• Accused of paying lower salaries and providing
  less training than state-run prisons
 The Prison-Industrial Complex
• Aggressive marketing to state and local
  governments
  – Promise jobs, new income
• Rural areas targeted
  – Face declines in farming, manufacturing,
    logging, and mining
• Companies offered tax breaks, subsidies,
  and infrastructure assistance
  The Prison-Industrial Complex:
   2001 Bureau of Justice Study
• Average savings to community 1%
• Does not take into account:
  – Hidden monetary subsidies
  – Private prisons selecting least costly inmates
     • c.f., “cherry picking” by health insurers
  – Private prisons attract large national chain
    stores like Wal-Mart, which:
     • leads to demise of local businesses
     • Shifts locally-generated tax revenues to distant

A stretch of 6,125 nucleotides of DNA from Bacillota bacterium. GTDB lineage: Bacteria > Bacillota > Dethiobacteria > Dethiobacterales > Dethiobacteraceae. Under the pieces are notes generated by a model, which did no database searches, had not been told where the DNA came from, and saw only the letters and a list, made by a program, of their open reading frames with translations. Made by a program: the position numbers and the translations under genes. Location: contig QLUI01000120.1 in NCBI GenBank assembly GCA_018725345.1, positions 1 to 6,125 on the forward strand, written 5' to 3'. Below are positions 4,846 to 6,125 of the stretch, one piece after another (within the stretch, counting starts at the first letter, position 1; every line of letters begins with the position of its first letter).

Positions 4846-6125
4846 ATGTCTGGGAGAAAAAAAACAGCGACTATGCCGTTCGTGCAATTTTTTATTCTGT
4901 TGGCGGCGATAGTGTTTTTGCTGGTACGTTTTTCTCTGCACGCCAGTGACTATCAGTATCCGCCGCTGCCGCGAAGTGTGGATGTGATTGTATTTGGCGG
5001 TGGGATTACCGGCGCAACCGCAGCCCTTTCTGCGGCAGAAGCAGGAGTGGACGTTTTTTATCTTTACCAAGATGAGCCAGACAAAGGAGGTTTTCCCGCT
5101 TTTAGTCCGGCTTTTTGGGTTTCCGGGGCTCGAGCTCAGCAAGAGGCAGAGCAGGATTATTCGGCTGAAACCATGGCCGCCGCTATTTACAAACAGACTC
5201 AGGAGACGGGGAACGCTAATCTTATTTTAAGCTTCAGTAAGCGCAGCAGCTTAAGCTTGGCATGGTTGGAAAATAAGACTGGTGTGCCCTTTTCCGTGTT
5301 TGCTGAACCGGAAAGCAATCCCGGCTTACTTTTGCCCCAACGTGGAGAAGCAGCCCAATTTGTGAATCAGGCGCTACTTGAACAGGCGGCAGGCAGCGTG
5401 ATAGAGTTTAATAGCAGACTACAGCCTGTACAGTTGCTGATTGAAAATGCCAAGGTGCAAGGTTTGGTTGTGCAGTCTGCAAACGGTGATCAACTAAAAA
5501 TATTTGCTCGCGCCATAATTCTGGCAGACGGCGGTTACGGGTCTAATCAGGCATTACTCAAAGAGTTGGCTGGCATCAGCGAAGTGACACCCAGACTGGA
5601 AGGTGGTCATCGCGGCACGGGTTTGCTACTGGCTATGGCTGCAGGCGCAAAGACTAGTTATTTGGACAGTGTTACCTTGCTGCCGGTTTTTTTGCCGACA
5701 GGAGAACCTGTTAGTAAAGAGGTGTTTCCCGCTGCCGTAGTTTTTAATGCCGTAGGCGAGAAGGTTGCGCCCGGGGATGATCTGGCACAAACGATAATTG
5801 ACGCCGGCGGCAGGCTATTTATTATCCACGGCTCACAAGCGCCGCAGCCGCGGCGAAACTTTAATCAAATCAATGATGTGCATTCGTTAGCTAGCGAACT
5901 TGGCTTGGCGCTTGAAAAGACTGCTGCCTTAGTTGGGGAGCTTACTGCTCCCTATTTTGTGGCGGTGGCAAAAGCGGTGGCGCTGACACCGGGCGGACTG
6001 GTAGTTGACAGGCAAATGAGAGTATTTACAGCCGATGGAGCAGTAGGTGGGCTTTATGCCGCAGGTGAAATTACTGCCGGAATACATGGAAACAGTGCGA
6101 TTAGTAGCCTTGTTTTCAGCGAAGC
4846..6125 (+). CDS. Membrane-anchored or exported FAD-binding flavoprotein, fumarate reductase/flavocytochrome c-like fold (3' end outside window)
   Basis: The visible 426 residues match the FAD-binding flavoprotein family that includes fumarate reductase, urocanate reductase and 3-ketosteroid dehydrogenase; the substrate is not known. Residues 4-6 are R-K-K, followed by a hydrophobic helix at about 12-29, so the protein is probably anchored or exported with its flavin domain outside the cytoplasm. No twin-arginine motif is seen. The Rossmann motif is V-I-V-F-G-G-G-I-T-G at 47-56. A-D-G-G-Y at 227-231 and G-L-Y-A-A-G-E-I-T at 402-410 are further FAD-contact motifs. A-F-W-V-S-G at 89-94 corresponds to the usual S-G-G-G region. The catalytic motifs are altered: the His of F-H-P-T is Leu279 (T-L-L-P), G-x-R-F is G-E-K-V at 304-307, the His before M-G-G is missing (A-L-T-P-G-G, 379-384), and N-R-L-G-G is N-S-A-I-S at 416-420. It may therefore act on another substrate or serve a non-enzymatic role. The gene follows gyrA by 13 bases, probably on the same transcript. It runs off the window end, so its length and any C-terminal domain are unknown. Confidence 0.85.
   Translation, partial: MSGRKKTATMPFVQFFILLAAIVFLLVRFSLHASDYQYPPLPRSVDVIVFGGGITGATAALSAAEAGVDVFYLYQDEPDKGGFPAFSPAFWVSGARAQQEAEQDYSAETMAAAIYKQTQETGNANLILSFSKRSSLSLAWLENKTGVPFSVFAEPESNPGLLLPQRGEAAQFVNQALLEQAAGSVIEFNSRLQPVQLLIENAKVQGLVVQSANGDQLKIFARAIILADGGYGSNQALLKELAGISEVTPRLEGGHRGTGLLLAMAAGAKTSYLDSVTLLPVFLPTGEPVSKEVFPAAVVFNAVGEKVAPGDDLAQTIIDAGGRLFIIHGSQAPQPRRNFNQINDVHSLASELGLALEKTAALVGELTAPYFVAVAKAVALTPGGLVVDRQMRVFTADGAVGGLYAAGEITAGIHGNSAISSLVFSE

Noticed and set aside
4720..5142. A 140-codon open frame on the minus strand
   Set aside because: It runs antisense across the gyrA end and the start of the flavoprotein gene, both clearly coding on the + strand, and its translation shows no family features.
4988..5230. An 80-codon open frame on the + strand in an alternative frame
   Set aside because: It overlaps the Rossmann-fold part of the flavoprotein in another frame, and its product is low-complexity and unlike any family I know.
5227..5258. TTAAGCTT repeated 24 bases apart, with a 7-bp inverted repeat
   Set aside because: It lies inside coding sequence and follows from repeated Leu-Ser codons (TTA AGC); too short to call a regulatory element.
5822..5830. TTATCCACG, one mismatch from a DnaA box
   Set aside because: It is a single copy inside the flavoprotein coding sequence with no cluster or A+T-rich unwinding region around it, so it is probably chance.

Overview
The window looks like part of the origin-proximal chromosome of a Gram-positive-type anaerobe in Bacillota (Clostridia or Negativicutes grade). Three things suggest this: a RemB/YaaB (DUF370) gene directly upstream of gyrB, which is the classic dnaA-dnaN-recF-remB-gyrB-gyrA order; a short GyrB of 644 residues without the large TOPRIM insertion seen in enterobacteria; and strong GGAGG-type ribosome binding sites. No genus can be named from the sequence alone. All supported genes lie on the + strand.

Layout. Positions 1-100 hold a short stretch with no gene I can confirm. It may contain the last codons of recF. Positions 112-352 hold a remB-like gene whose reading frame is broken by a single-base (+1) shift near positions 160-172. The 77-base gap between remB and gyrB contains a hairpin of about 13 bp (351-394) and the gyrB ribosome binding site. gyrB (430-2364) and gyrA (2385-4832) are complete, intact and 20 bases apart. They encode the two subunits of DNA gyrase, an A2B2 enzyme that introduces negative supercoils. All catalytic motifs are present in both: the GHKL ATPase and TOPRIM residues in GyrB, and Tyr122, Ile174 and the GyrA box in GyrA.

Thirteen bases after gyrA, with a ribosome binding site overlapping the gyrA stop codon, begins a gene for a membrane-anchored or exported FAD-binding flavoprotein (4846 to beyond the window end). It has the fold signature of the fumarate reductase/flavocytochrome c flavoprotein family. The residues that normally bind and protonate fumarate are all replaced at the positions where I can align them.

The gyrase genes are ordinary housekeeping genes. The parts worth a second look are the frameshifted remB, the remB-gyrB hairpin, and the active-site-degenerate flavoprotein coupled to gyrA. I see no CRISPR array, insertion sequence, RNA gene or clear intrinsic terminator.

corporate coffers
   The Prison-Industrial Complex:
     Politically Well-Connected
• Private prison industry donated $1.2
  million to 830 candidates in 2000 elections
  – $100,000 from CCA to indicted former
    House Speaker Tom Delay’s (R-TX)
    Foundation for Kids
      • Delay’s brother Randy lobbied TX
        Bureau of Prisons on behalf of GEO
   The Prison-Industrial Complex:
     Politically Well-Connected
• Spent over $20 million lobbying legislators
  and DHS between 2003 and 2010
• $3.3 million donated in 44 states between
  2000 and 2004
   – 2/3 to candidates, 1/3 to parties (2/3 of
     this to Republicans
   – More given to states with tougher
     sentencing laws
 The Prison-Industrial Complex:
            Abuses
• Some paid for non-existent prisoners, due
  to inmate census guarantees

• 2009: Two judges in PA convicted of
  jailing 2000 children in exchange for bribes
  from private prison companies
              Jails for Jesus:
          Faith-Based Initiatives
•   Increasing presence
•   Politically powerful